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England’s James Wilby and Scotland’s Ross Murdoch savoured their Commonwealth Games medals on Friday night after both had questioned their swimming futures following last year’s Olympics.
Wilby and Murdoch were one-two in the men’s 200 metres breaststroke on the Gold Coast in 2018 but settled for silver and bronze respectively in Birmingham, behind world record holder Zac Stubblety-Cook as Australia claimed five of the seven gold medals on offer on the opening day in the pool.
But while Wilby was unable to retain his title despite leading the way for the first 150m before finishing 0.52 seconds behind Stubblety-Cook’s winning time of two minutes and 8.07secs, he was satisfied after reflecting on a tumultuous past 12 months.
“It’s been a strange year, a bit of a rollercoaster, so I’m really happy to do that,” said Wilby, who won one of England’s two silvers at the Sandwell Aquatic Centre.
“Basically I came off the back of the Olympics and really struggled with where I was at and not knowing whether I wanted to continue swimming.
“It was a pretty rough two years leading into the Olympics and that all kind of came crashing down after the Olympics.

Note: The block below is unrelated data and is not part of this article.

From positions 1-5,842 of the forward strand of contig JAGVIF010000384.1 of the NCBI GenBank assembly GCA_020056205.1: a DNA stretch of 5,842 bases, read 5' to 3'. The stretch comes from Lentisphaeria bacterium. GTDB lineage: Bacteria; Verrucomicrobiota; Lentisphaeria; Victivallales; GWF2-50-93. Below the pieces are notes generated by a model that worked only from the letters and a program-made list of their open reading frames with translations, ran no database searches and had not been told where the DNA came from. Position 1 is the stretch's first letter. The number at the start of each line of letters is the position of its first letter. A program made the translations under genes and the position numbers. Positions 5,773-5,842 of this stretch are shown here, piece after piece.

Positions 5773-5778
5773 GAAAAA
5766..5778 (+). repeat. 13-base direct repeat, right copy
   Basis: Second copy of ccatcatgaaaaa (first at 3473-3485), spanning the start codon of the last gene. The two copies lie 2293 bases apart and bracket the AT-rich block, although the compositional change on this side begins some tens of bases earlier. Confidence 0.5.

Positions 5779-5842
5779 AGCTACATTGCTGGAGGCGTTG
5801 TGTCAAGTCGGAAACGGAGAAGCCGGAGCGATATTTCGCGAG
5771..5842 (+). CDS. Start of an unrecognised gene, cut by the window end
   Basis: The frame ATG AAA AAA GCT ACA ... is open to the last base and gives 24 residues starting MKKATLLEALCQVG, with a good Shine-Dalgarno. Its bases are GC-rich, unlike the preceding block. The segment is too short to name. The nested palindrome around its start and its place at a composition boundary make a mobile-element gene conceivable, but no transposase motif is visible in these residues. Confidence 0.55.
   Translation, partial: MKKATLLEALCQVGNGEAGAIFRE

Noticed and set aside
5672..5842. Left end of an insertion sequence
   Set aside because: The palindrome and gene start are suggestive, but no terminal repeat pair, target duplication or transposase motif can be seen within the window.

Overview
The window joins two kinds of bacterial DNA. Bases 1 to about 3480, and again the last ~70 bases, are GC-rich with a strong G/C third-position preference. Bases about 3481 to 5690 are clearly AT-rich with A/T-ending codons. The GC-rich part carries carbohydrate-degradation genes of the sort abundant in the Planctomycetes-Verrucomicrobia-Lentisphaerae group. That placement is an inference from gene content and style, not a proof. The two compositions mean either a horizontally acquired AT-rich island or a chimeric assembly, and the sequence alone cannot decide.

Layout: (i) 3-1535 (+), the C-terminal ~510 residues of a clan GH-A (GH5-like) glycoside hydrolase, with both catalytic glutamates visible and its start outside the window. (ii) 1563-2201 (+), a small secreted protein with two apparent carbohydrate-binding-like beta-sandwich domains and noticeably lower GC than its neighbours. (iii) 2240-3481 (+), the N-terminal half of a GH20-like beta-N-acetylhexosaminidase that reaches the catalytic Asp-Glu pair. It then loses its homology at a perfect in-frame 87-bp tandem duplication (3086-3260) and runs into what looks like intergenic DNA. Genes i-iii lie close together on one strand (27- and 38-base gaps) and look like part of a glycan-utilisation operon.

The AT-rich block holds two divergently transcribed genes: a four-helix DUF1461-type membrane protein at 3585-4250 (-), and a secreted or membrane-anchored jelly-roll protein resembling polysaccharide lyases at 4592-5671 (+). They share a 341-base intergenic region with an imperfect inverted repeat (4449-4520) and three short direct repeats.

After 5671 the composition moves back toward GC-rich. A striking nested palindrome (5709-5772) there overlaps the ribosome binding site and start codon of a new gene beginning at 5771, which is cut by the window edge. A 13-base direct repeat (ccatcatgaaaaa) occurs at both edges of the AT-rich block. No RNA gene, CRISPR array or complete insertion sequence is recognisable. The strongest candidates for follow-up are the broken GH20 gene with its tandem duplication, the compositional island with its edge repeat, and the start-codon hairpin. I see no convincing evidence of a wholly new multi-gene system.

“I had to take a bit of time out the water, slowly rebuild into the water, get expert help and really work on myself. That’s put me in a really good position so I’m just really happy.
“Whatever medal I get, whatever place I get, as long as I put in the effort. The main thing for me now is just being happy in the sport and really making my family proud.”
Murdoch, gold medallist in the event in 2014, briefly retired at the end of last year but did not disclose his decision publicly and then performed a U-turn a couple of months later.
“Now I stand here five months later with that bronze around my neck on day one of the meet and there’s five days to go,” said Murdoch. “The job’s yet to be finished but this is just the start.
“Walking off the pool deck, it got me, when I was just coming off the race. I kind of put my head in my hands, it was just surreal.”
Murdoch was fourth heading into the final 50m but edged out Australia’s Matthew Wilson by 0.16s on a night where Scotland collected three bronzes, with Katie Shanahan finishing third in the women’s 400m individual medley despite being the second slowest qualifier for the final.
“After the race I was really emotional,” said Shanahan. “I didn’t actually believe it happened.”
The English quartet of Lewis Burras, Tom Dean, Anna Hopkin and Freya Anderson took silver in the mixed 4x100m freestyle, finishing 1.27s adrift of Australia’s winning time of 3mins 22.45s in a cacophony of noise at the arena purpose-built for these Games.
“The whole energy around this is bigger than any other competition we’ve been a part of,” said double Olympic champion Dean. “Everyone’s calling it the biggest thing since London 2012.
“It’s getting the coverage we want, there are eyes on swimming, eyes on the English stars and that’s only going to do great things for the sport.”